Type: Research Article
ISSN: 1355-2546

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Article
Publication date: 1 August 1998

Jaroslav Mackerle

This paper gives a review of the finite element techniques (FE) applied in the area of material processing. The latest trends in metal forming, non‐metal forming, powder…

Abstract

This paper gives a review of the finite element techniques (FE) applied in the area of material processing. The latest trends in metal forming, non‐metal forming, powder metallurgy and composite material processing are briefly discussed. The range of applications of finite elements on these subjects is extremely wide and cannot be presented in a single paper; therefore the aim of the paper is to give FE researchers/users only an encyclopaedic view of the different possibilities that exist today in the various fields mentioned above. An appendix included at the end of the paper presents a bibliography on finite element applications in material processing for 1994‐1996, where 1,370 references are listed. This bibliography is an updating of the paper written by Brannberg and Mackerle which has been published in Engineering Computations, Vol. 11 No. 5, 1994, pp. 413‐55.

Details

Engineering Computations, vol. 15 no. 5
Type: Research Article
ISSN: 0264-4401

Keywords

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Article
Publication date: 1 May 1994

N. Brännberg and J. Mackerle

This paper gives a review of the finite element techniques (FE)applied in the area of material processing. The latest trends in metalforming, non‐metal forming and powder…

Abstract

This paper gives a review of the finite element techniques (FE) applied in the area of material processing. The latest trends in metal forming, non‐metal forming and powder metallurgy are briefly discussed. The range of applications of finite elements on the subjects is extremely wide and cannot be presented in a single paper; therefore the aim of the paper is to give FE users only an encyclopaedic view of the different possibilities that exist today in the various fields mentioned above. An appendix included at the end of the paper presents a bibliography on finite element applications in material processing for the last five years, and more than 1100 references are listed.

Details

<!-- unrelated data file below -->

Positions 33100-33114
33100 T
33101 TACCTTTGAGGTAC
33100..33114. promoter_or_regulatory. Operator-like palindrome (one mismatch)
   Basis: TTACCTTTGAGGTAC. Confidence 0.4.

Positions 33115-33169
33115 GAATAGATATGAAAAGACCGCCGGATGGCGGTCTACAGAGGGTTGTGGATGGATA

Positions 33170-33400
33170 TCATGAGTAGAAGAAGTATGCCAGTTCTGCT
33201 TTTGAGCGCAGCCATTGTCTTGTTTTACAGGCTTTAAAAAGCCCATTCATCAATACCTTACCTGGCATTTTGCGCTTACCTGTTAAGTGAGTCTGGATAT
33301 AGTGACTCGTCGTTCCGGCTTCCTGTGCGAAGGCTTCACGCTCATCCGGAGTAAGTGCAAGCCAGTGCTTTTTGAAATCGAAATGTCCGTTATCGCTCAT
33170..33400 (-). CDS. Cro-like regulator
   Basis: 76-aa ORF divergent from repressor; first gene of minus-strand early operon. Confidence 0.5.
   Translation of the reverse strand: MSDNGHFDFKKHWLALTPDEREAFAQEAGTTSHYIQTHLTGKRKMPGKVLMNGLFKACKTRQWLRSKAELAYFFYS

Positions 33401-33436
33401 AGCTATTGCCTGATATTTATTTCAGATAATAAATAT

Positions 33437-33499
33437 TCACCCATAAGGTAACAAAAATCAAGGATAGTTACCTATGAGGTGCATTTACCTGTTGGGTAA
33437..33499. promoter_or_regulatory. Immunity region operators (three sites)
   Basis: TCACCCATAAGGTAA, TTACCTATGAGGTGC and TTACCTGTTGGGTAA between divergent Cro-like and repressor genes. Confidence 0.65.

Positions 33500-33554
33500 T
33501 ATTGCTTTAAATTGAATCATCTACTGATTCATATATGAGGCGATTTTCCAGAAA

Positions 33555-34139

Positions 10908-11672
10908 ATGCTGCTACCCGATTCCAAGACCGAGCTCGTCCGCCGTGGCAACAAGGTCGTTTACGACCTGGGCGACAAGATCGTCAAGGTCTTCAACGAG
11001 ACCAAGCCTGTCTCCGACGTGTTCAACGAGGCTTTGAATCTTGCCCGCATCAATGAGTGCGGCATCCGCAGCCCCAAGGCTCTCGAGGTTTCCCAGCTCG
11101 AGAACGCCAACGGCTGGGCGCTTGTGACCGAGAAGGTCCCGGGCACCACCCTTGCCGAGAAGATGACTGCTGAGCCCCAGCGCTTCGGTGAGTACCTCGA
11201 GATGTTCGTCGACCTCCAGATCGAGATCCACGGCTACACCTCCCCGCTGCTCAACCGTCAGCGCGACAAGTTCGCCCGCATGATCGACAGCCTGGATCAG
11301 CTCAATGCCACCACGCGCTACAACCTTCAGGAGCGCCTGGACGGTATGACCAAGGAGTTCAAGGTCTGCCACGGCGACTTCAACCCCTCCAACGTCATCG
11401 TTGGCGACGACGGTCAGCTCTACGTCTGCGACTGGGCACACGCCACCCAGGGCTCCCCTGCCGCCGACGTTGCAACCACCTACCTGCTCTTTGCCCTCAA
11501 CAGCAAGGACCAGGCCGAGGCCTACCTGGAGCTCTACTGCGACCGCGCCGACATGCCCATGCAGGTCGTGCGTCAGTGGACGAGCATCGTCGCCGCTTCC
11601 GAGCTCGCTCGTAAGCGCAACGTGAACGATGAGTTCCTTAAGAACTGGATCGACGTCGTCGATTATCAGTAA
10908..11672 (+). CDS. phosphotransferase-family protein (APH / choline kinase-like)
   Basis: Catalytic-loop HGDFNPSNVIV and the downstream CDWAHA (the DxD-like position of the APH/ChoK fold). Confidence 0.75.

Engineering Computations, vol. 11 no. 5
Type: Research Article
ISSN: 0264-4401

Keywords

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Article
Publication date: 1 January 1992

John Driscoll

Highlights the lack of detailed published information on the use ofinfra‐red heating in food processing in the UK. Provides a number ofanswers based on conclusions from a…

Abstract

Highlights the lack of detailed published information on the use of infra‐red heating in food processing in the UK. Provides a number of answers based on conclusions from a recent seminar. These are a reluctance of users to reveal information to their competitors of where it is used, perceived technical problems (some infra‐red heaters contain glass) and fears on energy costs which restrict its wider use and lack of knowledge of the technology by food processing plant manufacturers. Discusses the attributes of infra‐red heating and gives some examples of its use (not all in the UK) for food processing.

Details

Nutrition & Food Science, vol. 92 no. 1
Type: Research Article
ISSN: 0034-6659

Keywords

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Article
Publication date: 1 May 1995

Christopher K. Hess and Ioannis N. Miaoulis

During the thermal processing of thin films in which low intensity lineheat sources are used, extended processing times are often required to reachsteady state (˜15 sec)…

Abstract

During the thermal processing of thin films in which low intensity line heat sources are used, extended processing times are often required to reach steady state (˜15 sec). In addition, the melting of the film may occur some time after processing has begun, and therefore there is no initial melting condition within the film. In such cases, computer simulations may become very time consuming, and the development of an efficient computational method which incorporates the initial formation of the melt during processing is necessary. A general technique was developed to accurately model two‐dimensional heat conduction in a multilayer film structure with one‐dimensional phase change in one of the thin films. These conditions frequently exist in thin film thermal processing when the thermal gradient through the thickness of the melting film can be considered negligible. The method involves an implicit formulation of the modified enthalpy method. The solid/liquid interface energy‐balance equation is taken into account which allows the exact location of the interface to be tracked within a control volume. A comparison is made between the explicit and implicit modified methods to test efficiency and accuracy. The implicit method is then applied to the zone‐melting recrystallization of a silicon thin film in a multilayer structure.